A major part of my postpartum experience was reconciling my own experience and my own feelings with what everyone else told me my life would be like. If I’m honest, I don’t think having a very new baby is as hard as people told me it would be. That isn’t to discredit anyone else’s experience – but hey, if you’re pregnant and you’re reading this – just give yourself the space to know that you may actually feel better or happier or less burdened than someone might tell you you’ll feel. I felt pretty happy – sleep deprived (though not as bad as I anticipated) but completely captivated with the new little critter in our home. Penny slept most all the time. And let’s be honest – newborns are just little blobs that need to eat and sleep. Cute blobs, but blobs nonetheless.

From an exercise standpoint, I was eager to get back at it. I wanted to do intervals and get my heart rate up and I planned this glorious return to racing. Five days after giving birth I went on a walk. I walked on our local trail system, happy to be outside listening to cheesy folk music on my iPod. When - three miles in- my left knee hurt. I had completely forgotten about my Peak 8 pain the day I got induced. Long story short, I had severe IT Band tendonitis on my left knee, exactly how I had it on my right knee the year prior. After two months of swimming and rest and cortisone and physical therapy and acupuncture and doctor’s visits and an MRI, I had surgery on my left IT Band on December 2nd, two months after I gave birth.

Now I was recovering from birth and knee surgery. I was very excited to return to ski mountaineering racing, but that was on the backburner. I had to rest, then rehab and then get my ass back into shape. It felt daunting. I felt depressed. Some days I would wake up and think about what I could do – well, I can’t really walk, but I can do pull ups! So I’d do pull ups. Other days I felt like, “what’s the point?” so I wouldn’t do anything. Those days were not good days.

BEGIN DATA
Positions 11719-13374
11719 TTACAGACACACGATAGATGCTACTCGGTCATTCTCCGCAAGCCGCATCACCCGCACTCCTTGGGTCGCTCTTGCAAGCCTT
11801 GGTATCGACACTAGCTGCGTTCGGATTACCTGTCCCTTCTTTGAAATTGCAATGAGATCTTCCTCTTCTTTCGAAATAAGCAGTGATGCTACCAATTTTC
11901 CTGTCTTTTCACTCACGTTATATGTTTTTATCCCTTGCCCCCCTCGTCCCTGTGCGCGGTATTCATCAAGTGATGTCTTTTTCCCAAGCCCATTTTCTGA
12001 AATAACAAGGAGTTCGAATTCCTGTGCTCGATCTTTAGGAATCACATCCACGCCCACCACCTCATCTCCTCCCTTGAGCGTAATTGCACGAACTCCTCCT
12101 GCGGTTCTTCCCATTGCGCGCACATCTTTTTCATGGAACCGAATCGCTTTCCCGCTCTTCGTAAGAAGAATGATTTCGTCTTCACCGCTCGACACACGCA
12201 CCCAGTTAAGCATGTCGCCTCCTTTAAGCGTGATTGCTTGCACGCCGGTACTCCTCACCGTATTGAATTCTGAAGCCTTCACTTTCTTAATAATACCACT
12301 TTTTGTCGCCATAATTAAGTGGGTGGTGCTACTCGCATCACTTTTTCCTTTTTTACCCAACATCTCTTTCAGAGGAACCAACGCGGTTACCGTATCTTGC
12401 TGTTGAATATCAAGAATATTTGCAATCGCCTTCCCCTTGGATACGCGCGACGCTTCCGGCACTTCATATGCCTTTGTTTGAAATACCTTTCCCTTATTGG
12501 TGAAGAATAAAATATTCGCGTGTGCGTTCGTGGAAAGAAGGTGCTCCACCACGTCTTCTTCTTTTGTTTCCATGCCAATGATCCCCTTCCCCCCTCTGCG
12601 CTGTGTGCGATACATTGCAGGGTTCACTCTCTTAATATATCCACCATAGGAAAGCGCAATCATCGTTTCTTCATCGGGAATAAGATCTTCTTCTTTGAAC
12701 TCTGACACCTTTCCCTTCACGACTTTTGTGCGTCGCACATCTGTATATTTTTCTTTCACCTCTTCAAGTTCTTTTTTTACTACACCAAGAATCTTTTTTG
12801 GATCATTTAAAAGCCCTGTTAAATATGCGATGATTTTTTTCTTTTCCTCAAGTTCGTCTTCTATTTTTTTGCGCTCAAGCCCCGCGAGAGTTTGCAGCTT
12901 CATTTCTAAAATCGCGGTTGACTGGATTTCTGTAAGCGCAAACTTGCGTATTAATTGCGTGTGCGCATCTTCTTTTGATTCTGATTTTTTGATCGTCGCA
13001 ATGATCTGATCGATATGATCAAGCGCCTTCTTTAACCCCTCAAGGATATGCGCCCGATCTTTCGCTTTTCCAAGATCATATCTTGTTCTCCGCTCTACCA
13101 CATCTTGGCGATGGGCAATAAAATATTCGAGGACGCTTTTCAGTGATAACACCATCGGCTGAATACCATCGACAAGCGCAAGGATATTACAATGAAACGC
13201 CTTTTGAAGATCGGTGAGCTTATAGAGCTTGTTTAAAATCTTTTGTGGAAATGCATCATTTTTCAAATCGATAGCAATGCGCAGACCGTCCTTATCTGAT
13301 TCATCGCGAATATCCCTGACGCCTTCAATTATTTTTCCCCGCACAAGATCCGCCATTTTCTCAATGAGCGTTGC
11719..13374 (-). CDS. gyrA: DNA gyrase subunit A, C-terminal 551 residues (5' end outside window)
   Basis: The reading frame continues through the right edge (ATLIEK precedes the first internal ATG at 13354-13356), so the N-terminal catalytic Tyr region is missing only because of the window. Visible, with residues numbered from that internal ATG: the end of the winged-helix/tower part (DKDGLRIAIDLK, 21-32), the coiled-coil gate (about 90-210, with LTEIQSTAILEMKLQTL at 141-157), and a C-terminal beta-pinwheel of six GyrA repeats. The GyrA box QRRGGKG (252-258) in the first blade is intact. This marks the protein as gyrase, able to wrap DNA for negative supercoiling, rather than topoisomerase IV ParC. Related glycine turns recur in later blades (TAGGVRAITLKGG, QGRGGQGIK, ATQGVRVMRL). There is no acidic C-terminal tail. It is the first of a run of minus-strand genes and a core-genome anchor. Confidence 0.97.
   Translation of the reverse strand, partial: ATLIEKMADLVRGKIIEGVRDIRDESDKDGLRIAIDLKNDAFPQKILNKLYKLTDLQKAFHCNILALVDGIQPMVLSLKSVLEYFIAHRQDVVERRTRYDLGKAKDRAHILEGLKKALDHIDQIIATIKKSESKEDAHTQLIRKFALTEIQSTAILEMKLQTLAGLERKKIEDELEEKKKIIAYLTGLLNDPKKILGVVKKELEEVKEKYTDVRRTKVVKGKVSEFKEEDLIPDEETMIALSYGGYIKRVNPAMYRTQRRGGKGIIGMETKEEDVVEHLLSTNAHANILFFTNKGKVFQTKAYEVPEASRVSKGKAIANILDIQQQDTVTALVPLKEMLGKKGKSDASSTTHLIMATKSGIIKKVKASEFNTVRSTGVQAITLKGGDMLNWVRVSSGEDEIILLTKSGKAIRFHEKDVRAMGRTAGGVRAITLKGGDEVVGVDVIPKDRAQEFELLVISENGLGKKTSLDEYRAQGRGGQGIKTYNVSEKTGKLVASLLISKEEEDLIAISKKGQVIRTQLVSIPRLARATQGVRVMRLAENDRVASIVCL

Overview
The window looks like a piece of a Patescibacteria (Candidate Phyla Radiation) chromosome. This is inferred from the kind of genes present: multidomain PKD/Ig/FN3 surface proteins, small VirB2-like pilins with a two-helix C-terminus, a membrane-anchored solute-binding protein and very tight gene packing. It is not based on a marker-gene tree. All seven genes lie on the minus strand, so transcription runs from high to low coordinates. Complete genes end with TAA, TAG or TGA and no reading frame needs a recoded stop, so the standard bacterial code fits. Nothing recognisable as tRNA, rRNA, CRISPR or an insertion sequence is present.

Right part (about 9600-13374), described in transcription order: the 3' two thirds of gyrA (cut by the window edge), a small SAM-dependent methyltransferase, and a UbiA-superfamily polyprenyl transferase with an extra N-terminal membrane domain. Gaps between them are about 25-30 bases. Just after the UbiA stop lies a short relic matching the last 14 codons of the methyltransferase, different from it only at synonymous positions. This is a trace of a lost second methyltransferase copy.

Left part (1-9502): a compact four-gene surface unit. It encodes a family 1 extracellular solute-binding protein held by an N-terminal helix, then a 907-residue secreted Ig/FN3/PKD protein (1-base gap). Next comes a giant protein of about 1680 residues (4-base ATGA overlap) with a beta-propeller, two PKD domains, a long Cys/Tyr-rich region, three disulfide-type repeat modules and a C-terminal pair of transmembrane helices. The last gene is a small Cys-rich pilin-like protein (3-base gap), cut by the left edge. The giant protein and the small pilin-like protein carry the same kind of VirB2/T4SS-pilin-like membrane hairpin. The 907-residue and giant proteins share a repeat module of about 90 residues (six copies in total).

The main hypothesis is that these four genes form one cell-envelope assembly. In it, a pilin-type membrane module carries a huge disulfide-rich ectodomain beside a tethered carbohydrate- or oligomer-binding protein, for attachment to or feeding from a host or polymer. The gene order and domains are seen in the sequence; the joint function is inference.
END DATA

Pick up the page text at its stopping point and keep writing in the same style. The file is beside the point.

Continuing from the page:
But! Slowly, over time, I recovered. I could double pole on my Nordic skis. Then I could do some cycling. Then I could start skinning and skate skiing. It wasn’t glamorous but I started to get back into shape. I did my PT exercises relentlessly and I iced..well…I was pretty bad about icing but I did it when I thought of it. Once I was able, I jumped right back into racing – I was slow. But what was I expecting? Being in top shape takes work. And I was just behind on putting the work in. Weeks turned into months and I started to feel more like myself again.

The silver lining to this story was participating in the Grand Traverse on March 26th. The Traverse is an iconic 40-mile ski touring race that you do with a partner, departing from Crested Butte, CO at midnight. My partner Eva Hagen and I placed second for women, and eighth overall in a field of 450 racers. If you would have asked me if I could have gotten second in the Grand Traverse the day I got knee surgery, I would have said the likelihood of that happening is zero percent.

Now it’s May and I’m looking forward to the summer – specifically trail running, mountain climbing and mountain biking. I have a few running projects in the works that I’m excited about. But it’s not like everything is back to normal. One thing is that my boobs are giant because I’m nursing. I am not a fan of this – simply from a logistical standpoint, big boobs are not ideal for sporting. Another issue is my body still needs a lot of work – there are a lot of imbalances strength wise that I’m constantly tending to through tedious, horrible PT exercises. Lastly, I have to be smart getting back into running – not to overdo it and to be methodical with increasing mileage and intensity.

In conclusion to everything I just said:

Be gracious with yourself. Negative self talk doesn’t do anyone any good so stop beating yourself up. If you’re pregnant, if you just gave birth, if you’re a dude. Whatever you are. Just be nice, alright?!

Pregnancy and birth is legit. Give yourself time. Give yourself time to get your body back. To get back to sporting. To get back to feeling like yourself. Hormones are real things that will make you cry at the first beat of a Sarah McLachlan song.

A post-birth bod is different than a pre-birth bod. You have to be more gentle with the post-birth bod – at least initially.

Be good to yourself – eat well. Sleep when you can. If not at night than take a nap - napping is a gift from God. Oh and back to eating well – you should probably eat a Kate’s Bar.